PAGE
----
Cooking Recipes

1 cup mango pieces
1 cup mango pulp
1 packet (200g) cream
1/4 cup milk
1/2 can (100g) condensed milk, or to taste
Vanilla cake slices

Add a couple of tablespoons of condensed milk in milk, stir and keep aside.
Blend the mango pulp into puree. Keep aside.
Beat cream; add the mango pulp and the remaining condensed milk. Mix well with hand or electric beater.
At this point, taste the cream mixture for sweetness, and add more condensed milk if needed, since the sweetness of mangoes vary according to their types.
Take a serving dish, layer the bottom with cake slices, and pour the milk and condensed milk mixture over it to moisten the cake. Pour a layer of the mango cream mixture, saving half for the top layer.
Places the mango pieces over this cream layer, and then top with the remaining cream. Decorate the top in any way that pleases you — I simply used some mango chunks and cream.
Note: Jelly, nuts and other things can also be added in the layers, the choice depends on your taste buds.
I have kept the recipe very simple and straightforward, needing just some fruit cutting and mixing. Why cook in this heat when something so delightful can be whipped up, literally, in minutes!

Only two of the required ingredients warrant a trip to the Desi Grocery Store:
Dried Pomegranate seeds (Anardana): These are a key ingredient that help make Chapli Kabab..well..Chapli Kabab. They add a slight tang and crunch. I love adding the full 2 tablespoons (more than most recipes!) but you can decrease to one tablespoon to make them more subtle.
If you positively don’t like the crunch, a great substitute is 2-3 teaspoons of pomegranate powder or even pomegranate molasses.
Corn Flour (Makki ka atta) or Gram flour (Besan): Helps bind the kababs while enhancing the taste. Though some authentic recipes insist corn flour (which is like cornmeal but finer) is the only way to go, I know gram flour/besan (different from chickpea flour) is much more likely to already be in your pantry. Plus, I tested it & they both work perfectly well.

Toast & grind the spices. Toasting deepens the flavor while removing the raw taste of the spices. Add them to a spice grinder (or even a food processor) along with the pomegranate seeds. Roughly crush.
Toast the corn flour or gram flour. Again, enhances the nutty flavor of the corn flour. You can probably get away with not toasting, but I toast. It takes 5 minutes. You can do it. Or not. Follow your heart on this one.
Combine all the ingredients in a bowl, including the prepped ones above. Mix/knead the dough vigorously until you can see the stringy texture of the meat. You can also use the paddle attachment of a stand mixer to do this.
Fry! There are 2 ways to do this. The first one is obvious. Shape into patties. But, if you can, smash them directly on the pan.
Serve immediately with a sprinkle of ground coriander and cilantro.

1 can (397g/14 oz) of condensed milk (use 2/3 of the can if you like your ice cream less sweet)
2 packets or 400 ml cream
2-3 cups mango, chopped
1 cup of mango, small chopped pieces for topping (optional)

Mix all the ingredients in a blender. First mix the condensed milk and cream. Then add in the cut mango pieces and blend again. Pour into a plastic or steel container. Add in cut mango pieces and stir in if desired. Put in the freezer overnight and serve generous scoops in a cone or bowl.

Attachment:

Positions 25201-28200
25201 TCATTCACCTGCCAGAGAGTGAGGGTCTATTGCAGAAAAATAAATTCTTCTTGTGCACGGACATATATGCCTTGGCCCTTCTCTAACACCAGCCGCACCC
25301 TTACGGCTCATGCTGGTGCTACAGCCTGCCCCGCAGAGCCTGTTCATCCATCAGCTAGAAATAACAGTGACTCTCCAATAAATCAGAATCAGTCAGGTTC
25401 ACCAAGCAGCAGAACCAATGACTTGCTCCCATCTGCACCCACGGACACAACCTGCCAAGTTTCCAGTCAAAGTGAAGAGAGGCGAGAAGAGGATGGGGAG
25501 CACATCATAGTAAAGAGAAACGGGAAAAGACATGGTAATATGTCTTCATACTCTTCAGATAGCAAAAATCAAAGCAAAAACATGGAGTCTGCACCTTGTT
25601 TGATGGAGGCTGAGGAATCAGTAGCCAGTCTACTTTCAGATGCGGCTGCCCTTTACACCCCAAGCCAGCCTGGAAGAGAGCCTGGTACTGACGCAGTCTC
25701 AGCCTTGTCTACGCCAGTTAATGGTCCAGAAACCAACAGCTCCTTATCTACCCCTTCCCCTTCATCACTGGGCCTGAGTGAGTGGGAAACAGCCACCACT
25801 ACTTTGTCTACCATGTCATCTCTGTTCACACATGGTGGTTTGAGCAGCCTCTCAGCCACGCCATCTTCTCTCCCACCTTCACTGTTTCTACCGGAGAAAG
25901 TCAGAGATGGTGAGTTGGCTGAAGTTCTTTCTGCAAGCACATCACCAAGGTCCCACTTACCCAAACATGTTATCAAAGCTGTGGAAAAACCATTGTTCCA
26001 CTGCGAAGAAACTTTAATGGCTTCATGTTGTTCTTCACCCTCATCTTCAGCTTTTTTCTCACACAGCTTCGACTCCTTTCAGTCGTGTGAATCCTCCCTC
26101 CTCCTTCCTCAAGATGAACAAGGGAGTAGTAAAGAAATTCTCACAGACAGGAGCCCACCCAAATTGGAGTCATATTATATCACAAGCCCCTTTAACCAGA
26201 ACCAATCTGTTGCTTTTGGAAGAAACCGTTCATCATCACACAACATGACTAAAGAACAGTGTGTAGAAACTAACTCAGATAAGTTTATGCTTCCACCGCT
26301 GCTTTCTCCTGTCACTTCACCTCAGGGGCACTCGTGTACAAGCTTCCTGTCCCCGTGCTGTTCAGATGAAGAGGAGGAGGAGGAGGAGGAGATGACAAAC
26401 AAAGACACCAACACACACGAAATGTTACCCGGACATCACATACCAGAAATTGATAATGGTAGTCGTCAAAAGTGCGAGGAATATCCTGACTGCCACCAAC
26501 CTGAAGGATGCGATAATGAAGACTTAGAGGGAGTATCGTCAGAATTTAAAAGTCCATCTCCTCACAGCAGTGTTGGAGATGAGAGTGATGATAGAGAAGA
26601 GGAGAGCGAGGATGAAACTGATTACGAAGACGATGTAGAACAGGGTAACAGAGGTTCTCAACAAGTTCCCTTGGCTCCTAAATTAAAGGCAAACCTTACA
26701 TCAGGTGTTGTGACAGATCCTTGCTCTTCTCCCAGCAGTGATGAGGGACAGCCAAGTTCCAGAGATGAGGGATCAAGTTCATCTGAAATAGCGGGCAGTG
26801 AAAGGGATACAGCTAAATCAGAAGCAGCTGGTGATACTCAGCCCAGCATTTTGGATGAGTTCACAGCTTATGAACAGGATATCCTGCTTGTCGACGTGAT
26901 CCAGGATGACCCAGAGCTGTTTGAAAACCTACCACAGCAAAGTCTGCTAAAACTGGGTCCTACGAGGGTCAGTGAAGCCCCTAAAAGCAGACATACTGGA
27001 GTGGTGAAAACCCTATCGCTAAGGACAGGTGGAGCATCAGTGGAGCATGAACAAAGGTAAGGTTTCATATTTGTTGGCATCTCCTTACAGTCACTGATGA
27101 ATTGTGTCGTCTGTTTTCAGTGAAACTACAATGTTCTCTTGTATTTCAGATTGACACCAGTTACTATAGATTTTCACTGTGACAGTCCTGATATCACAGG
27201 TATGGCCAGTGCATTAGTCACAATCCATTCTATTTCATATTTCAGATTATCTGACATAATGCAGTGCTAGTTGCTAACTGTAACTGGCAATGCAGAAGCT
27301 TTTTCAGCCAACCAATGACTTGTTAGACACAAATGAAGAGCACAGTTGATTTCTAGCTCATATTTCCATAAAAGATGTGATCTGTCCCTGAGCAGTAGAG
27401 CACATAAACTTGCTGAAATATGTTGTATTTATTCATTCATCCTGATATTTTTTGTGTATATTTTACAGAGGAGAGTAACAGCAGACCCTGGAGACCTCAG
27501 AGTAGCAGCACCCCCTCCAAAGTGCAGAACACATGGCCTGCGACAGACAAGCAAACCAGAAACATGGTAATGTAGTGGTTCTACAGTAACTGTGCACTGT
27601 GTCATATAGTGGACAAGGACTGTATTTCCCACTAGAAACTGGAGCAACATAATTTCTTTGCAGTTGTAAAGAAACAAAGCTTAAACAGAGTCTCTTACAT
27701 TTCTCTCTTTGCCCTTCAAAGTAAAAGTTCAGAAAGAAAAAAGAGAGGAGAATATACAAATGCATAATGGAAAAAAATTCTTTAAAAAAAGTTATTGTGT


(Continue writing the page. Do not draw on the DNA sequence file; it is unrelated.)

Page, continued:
There’s something nostalgic about ice cream and summers. For those of us growing up in the ’90s in Karachi, just the mention of the two evokes memories of digging into a Polka cup of vanilla or chocolate with its wooden spoons or heading to Snoopy’s with the family to share a sundae. Grabbing an ice lolly or a choc bar from the school canteen or cart is such a common childhood memory, it’s become a movie trope. And who doesn’t remember sneaking in an extra crunch kulfi at a party or wedding?

For my parents’ generation, memories of the kulfi loom large. My mom fondly recalls evenings spent waiting for the kulfiwala on his pushcart: “We’d all run out when we’d hear the bell on his cart ringing. He was this really sweet man and I remember he’d deftly move this wooden stick around in a metallic box to scoop out kulfi.”

While upscale franchises and gelato parlours now crowd the frozen foodscape, in the ’50s, ’60s and ’70s it was homegrown ice-cream eateries such as Baloch Ice Cream and Peshawari Ice Cream, both founded in the late 1940s, that were the places to go.

Of course, most people are still fond of places they visited in their childhood. A friend loyally still frequents a small stall in Bahadurabad that sells soft serve in only two flavours: coffee and vanilla.

Indulge yourself with no-churn mango ice cream this summer
“I’d go shopping with my mom, aunt and cousin to Tariq Road, and we’d have Crazy Cone ice cream on the way back. It’s one my favourite memories,” she says.

Nothing makes me more nostalgic than the home-made ice cream my nani [maternal grandmother] would churn out each summer — in Karachi that’s pretty much the whole year — and you’d frequently find chocolate ice cream sprinkled with caramelised almonds in her freezer.

As a young girl, I remember helping out my nani — I’m sure she’ll disagree with how much I actually helped — make batches of chocolate ice cream as the summer would start. I’d watch fascinated as cocoa powder and milk transformed into a thick, silky texture, the seductive smell of chocolate permeating the kitchen.

I’d sit transfixed, as the ice cream machine hummed and churned, my nani knowing exactly when was the right time to pour the next bit of the batch. She’d always fuss over the ice-cream maker, inspecting every part before putting it together, making sure everything was poured in exactly the right amount. There was a certain rhythm to making ice cream and she’d mastered it.

Sadly, I’ve never come close to making chocolate ice cream taste as good as hers. While she tried to help me, my nani officially retired from all kitchen duties more than a decade ago. Luckily, I’ve had more success with a no-churn version I discovered a few years ago, and happily stock my freezer with flavours made from whatever fruit is in season.